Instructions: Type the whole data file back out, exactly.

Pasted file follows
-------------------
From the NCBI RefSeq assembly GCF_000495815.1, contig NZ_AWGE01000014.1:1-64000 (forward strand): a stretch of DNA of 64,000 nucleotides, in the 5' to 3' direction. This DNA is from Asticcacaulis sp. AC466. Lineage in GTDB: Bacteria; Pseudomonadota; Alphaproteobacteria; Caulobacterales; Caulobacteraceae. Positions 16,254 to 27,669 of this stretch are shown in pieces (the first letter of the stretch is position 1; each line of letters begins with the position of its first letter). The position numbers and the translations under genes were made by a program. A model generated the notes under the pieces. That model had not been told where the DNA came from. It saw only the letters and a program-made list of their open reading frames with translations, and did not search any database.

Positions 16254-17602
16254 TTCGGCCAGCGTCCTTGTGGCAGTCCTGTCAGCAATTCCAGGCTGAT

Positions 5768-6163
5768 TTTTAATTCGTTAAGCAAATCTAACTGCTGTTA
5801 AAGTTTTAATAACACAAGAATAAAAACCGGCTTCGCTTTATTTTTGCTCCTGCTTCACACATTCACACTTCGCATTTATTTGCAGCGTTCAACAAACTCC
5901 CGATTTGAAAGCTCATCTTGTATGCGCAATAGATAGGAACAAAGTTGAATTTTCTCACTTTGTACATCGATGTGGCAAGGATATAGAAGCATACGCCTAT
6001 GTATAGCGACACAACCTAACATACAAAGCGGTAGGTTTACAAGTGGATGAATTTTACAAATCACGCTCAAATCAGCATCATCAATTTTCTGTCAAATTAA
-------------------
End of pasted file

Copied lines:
From the NCBI RefSeq assembly GCF_000495815.1, contig NZ_AWGE01000014.1:1-64000 (forward strand): a stretch of DNA of 64,000 nucleotides, in the 5' to 3' direction. This DNA is from Asticcacaulis sp. AC466. Lineage in GTDB: Bacteria; Pseudomonadota; Alphaproteobacteria; Caulobacterales; Caulobacteraceae. Positions 16,254 to 27,669 of this stretch are shown in pieces (the first letter of the stretch is position 1; each line of letters begins with the position of its first letter). The position numbers and the translations under genes were made by a program. A model generated the notes under the pieces. That model had not been told where the DNA came from. It saw only the letters and a program-made list of their open reading frames with translations, and did not search any database.

Positions 16254-17602
16254 TTCGGCCAGCGTCCTTGTGGCAGTCCTGTCAGCAATTCCAGGCTGAT

Positions 5768-6163
5768 TTTTAATTCGTTAAGCAAATCTAACTGCTGTTA
5801 AAGTTTTAATAACACAAGAATAAAAACCGGCTTCGCTTTATTTTTGCTCCTGCTTCACACATTCACACTTCGCATTTATTTGCAGCGTTCAACAAACTCC
5901 CGATTTGAAAGCTCATCTTGTATGCGCAATAGATAGGAACAAAGTTGAATTTTCTCACTTTGTACATCGATGTGGCAAGGATATAGAAGCATACGCCTAT
6001 GTATAGCGACACAACCTAACATACAAAGCGGTAGGTTTACAAGTGGATGAATTTTACAAATCACGCTCAAATCAGCATCATCAATTTTCTGTCAAATTAA